Feminized Fish and the Power of Pollution

Pollution in the environment can take many forms, from physical trash to invisible chemicals. Once it enters a waterway, chemical pollution can spread over great distances and pose harm to aquatic species. While humans have the ability to pick up and physically move away from an unfavorable environment, such as leaving a heavily air-polluted city for one with cleaner air, escape often isn’t possible for fish in polluted water. We’ve previously described how pharmaceutical drugs can change the behavior of fish (see Fishy Side Effects). In recent years, attention has been focused on substances discharged into the environment that can disrupt the normal endocrine (hormone) function of fish and wildlife. One bizarre characteristic of fish exposed to hormone-disrupting water pollution is the presence of female egg cells growing in the testes of male fish, a condition termed “intersex.” Intersex fish are occurring around the globe, even in wildlife refuges, illustrating the power of aquatic pollution to infiltrate even supposedly pristine areas.

Some fish species, such as clown fish and some grouper and gobies, are naturally hermaphroditic, and have the ability to change sex to increase their chances of reproducing. Naturally possessing both sex organs makes these hermaphroditic species unique. However, when female eggs are present in male fish that are not hermaphroditic, as in the case of intersex individuals, it can greatly impede reproductive success. For example, a study on the common roach (Rutilus rutilis) showed that intersex fish produced less milt, their milt had a lower sperm density, and the sperm had reduced motility compared to normal males. Additionally, fertilization success, measured by the number of fertilized eggs capable of leading to live offspring, also declined with increasing severity of the intersex condition in the roach (Jobling et al. 2002).

The occurrence of feminized fish has been associated with effluent discharges into waterways from treated sewage. The main chemical responsible for feminizing fish is ethinyl estradiol, a synthetic hormone found in birth control pills that women excrete. Ethinyl estradiol is not only potent, but also extremely difficult to remove from wastewater, leading to the chemical slipping through treatment plants and ending up in natural waterways. This is a global problem, with feminized male fish discovered in at least 37 species of fish in lakes and rivers around the world (Bahamonde et al. 2013). Even protected, supposedly pristine areas are not free of the intersex phenomenon. The U.S Fish and Wildlife Service studied 19 national wildlife refuges in the northeastern United States and found that 60–100 percent of the examined male smallmouth bass (species shown in the photo above) displayed intersex characteristics (Iwanowicz et al. 2016). The presence of feminized fish in protected areas such as refuges suggests that pollution may be more pervasive than previously thought. The management of upstream water pollution sources can be especially difficult due to uncontrolled inputs from the surrounding watershed, and runoff from farms, towns, and industrial facilities can all affect the water quality of a beautiful wildlife refuge many miles downstream.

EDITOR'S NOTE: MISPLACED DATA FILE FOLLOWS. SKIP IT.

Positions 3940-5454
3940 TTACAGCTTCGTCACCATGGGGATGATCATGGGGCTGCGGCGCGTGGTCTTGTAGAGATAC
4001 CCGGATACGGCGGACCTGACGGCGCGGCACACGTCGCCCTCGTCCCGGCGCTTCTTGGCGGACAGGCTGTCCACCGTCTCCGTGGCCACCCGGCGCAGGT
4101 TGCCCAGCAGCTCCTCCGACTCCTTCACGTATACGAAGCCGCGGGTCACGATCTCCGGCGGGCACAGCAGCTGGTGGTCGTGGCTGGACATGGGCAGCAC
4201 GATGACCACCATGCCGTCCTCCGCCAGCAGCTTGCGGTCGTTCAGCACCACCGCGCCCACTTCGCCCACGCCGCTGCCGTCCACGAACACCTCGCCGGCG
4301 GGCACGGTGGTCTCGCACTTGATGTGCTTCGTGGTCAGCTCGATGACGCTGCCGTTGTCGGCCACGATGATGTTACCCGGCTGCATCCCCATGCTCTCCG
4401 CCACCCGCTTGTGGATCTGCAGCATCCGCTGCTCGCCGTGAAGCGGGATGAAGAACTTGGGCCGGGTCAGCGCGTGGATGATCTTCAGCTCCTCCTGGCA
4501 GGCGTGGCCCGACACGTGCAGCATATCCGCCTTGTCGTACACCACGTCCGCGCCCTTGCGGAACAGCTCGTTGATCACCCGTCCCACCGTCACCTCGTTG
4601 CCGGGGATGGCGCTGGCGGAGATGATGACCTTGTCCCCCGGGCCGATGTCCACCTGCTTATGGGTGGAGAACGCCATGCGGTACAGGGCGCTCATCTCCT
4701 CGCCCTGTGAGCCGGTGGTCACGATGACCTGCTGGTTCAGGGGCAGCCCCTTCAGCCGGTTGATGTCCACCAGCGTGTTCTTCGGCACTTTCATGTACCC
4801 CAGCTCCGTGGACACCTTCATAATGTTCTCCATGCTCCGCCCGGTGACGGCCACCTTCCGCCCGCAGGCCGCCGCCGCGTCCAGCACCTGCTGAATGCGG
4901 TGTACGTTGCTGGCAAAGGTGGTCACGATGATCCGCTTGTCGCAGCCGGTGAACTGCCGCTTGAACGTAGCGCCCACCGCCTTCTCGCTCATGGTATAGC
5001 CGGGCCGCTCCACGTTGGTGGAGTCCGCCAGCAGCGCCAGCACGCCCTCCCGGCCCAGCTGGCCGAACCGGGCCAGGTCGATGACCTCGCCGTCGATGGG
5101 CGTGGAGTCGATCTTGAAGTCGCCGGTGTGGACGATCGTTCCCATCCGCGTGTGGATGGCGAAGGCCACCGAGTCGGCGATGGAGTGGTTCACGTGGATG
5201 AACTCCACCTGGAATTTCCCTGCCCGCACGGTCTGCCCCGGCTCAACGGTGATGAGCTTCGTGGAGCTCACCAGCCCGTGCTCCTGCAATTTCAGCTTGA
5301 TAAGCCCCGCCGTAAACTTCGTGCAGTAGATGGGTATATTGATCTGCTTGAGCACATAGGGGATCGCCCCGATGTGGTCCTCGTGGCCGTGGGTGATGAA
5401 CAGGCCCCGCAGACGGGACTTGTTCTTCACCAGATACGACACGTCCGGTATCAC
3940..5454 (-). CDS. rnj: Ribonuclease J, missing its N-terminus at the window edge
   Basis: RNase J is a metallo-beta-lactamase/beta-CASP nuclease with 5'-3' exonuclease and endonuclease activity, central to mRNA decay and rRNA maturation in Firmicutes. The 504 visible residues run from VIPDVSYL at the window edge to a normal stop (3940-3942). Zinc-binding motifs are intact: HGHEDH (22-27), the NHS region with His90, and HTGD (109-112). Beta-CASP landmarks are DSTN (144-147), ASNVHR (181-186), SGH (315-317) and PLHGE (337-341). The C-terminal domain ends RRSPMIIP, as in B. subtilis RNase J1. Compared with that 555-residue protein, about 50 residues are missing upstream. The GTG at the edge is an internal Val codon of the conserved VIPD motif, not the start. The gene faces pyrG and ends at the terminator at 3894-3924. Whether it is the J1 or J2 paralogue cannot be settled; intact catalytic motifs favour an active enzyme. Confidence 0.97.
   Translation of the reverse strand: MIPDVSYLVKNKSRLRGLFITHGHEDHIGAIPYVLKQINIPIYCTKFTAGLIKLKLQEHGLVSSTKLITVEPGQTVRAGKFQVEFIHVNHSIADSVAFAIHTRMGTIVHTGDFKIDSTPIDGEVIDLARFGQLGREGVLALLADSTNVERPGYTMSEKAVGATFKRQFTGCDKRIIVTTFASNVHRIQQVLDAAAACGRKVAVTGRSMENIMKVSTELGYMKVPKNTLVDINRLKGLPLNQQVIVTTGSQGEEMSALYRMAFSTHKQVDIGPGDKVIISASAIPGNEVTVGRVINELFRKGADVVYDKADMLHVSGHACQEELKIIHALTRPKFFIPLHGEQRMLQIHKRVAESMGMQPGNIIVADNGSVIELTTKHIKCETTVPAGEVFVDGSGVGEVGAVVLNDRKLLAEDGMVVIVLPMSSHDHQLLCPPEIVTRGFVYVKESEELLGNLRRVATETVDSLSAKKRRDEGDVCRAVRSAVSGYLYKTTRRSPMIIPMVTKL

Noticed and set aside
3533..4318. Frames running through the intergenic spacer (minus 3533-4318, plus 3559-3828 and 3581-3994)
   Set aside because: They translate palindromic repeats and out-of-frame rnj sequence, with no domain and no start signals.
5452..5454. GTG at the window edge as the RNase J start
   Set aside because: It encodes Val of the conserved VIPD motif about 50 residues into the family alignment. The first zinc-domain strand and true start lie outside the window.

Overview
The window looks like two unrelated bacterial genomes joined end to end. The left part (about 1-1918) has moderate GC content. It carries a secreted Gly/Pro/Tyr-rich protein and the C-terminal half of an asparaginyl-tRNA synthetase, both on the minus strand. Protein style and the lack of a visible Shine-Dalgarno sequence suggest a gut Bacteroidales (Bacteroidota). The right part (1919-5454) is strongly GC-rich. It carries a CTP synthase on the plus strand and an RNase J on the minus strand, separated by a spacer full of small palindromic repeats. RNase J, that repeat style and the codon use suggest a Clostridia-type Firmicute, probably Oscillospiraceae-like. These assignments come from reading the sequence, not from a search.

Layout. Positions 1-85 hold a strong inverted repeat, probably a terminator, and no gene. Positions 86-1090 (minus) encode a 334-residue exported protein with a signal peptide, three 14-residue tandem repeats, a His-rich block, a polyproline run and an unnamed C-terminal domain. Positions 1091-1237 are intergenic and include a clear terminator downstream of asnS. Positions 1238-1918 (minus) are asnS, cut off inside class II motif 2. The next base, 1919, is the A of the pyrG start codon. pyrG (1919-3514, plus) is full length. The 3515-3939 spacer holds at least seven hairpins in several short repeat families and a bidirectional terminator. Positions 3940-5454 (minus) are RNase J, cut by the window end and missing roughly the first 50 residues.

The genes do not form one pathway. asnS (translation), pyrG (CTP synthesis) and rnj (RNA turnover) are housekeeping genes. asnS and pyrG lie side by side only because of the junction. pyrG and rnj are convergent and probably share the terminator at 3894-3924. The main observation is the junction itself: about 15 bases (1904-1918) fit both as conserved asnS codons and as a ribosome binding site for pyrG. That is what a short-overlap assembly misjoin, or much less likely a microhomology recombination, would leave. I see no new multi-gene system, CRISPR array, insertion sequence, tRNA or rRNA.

What are some realistic options to counteract excessive estrogenic substances in our water that are affecting fish? One potential approach is making upgrades to wastewater treatment facilities, and a facility in Canada that made small upgrades demonstrated promising results (Hicks et al. 2017). The improved treatment process increased the removal of ammonia, leading to a final effluent with a much lower estrogen concentration. This approach led to a drop in incidences of intersex rainbow darters (Etheostoma caeruleum) found downstream, from 70–100 percent before the upgrade, to less than 10 percent after the upgrade. The levels of nutrients and pharmaceuticals (such as ibuprofen, naproxen, and carbamazepine) also decreased following the effluent upgrades. Studies such as this one highlight how feasible actions to stem the flow of estrogens can make a big difference to an ecosystem.

This post featured in our weekly e-newsletter, the Fish Report. You can subscribe to the Fish Report here.